Cubism and Surrealism

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Cubism & Surrealism: A Break from Tradition

Cubism & Surrealism: A Break from Tradition
Since the introduction of perspective during the Renaissance, artists painted in a way that imitated the natural world. Some artists, such as the Impressionists, painted the world as seen through his own eyes. Others, such as the Realists, aimed to paint the world as it actually was by using precise detail and realistic subjects. It wasn’t until 1907 that artists began to look beyond nature and reality and into the creative corners of their minds to depict art that wasn’t based in the natural world. Cubism pioneered the way for this break from tradition with its unique take on perspective while Surrealism deviated even further through exploration of the subconscious mind.
Cubism developed in a time of technological advances. Photography had become common and was threatening painting as a way of documenting the natural world. Art needed to evolve its purpose. (Bewley, 2013) Cubists changed the way they approached painting by rejecting the tradition of painting the world as our eyes see it and, instead, they painted subjects broken up and reassembled in abstract form from different perspectives and viewpoints. Influenced by African mask carvings, Picasso created Les Demoiselles d’Avignon, the first painting which exhibited cubism elements. (FozzyFozz, 2012)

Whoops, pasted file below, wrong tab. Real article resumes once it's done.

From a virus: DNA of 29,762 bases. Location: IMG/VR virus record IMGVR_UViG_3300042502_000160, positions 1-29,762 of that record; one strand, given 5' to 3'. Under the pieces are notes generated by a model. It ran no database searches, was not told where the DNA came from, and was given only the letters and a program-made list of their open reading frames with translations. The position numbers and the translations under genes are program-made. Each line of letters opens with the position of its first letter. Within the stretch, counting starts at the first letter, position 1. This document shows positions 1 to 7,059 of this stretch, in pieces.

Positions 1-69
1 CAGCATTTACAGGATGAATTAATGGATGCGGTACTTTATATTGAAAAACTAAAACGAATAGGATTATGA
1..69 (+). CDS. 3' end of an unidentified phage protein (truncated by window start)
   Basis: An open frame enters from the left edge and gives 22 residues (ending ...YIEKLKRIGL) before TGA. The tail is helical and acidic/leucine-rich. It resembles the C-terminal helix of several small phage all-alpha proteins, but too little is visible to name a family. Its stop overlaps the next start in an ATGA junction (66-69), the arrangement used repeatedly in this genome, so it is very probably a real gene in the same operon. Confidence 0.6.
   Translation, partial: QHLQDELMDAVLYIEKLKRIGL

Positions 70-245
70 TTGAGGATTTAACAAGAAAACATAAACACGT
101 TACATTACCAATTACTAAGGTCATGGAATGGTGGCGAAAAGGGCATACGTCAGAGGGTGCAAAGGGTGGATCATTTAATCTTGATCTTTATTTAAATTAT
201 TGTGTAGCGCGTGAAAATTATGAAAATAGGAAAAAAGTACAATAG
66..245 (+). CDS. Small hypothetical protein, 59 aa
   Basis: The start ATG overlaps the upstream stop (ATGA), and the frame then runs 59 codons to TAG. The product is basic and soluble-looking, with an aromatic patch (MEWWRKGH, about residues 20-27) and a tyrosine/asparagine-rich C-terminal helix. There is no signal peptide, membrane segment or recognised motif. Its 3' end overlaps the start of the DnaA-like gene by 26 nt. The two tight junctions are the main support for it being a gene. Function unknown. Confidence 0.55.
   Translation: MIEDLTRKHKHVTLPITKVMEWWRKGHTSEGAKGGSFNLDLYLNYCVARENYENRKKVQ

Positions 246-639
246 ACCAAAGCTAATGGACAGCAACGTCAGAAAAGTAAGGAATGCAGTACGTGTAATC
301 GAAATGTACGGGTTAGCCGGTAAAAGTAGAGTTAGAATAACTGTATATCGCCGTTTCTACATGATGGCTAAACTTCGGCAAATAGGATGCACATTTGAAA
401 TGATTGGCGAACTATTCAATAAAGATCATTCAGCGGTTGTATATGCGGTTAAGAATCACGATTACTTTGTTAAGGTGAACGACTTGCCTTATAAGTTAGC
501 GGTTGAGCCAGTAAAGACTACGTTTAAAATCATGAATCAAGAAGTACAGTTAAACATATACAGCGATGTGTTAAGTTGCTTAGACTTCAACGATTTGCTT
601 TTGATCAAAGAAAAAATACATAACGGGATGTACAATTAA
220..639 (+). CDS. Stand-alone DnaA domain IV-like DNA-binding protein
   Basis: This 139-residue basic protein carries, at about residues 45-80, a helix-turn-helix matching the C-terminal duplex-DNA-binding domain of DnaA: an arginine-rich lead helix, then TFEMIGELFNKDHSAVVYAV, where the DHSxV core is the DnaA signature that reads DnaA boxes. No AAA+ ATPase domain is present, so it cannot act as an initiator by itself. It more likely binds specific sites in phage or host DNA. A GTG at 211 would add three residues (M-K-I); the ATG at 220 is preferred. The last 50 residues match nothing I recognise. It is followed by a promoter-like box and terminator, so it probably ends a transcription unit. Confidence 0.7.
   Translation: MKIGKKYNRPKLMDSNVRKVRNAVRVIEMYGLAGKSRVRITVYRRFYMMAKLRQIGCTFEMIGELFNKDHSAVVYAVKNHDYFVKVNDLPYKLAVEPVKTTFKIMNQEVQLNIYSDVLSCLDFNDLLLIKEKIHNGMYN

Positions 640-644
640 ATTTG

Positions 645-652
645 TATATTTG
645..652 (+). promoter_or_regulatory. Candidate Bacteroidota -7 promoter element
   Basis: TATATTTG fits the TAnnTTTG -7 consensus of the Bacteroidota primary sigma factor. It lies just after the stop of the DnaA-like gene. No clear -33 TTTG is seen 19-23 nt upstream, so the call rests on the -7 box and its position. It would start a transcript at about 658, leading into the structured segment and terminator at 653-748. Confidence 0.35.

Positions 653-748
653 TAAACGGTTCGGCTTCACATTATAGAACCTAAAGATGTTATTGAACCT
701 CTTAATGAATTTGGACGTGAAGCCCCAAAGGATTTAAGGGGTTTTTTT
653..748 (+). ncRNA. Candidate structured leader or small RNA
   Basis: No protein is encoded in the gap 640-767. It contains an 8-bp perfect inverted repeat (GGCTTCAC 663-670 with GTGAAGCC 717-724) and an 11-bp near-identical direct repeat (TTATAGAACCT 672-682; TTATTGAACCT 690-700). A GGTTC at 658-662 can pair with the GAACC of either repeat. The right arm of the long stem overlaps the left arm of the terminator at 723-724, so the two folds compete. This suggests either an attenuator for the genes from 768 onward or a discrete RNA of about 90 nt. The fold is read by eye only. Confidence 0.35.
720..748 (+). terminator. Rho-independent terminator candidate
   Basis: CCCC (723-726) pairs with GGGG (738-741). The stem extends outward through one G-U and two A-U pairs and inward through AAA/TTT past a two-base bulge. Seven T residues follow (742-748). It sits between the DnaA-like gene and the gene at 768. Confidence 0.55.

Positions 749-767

Although not considered a Cubist painting, Picasso’s Les Demoiselles d’Avignon is regarded by many as a pre-Cubist painting. Picasso’s use of simple geometric shapes and multiple planes are both characteristics that would later be used to define Cubism. Cubism features abstraction – artists disassemble, analyze and reassemble subjects to show the subject differently. Early Cubist painters made use of monochromatic colors, whereas later in the movement, artists explored the use of vivid colors in their artwork.…...

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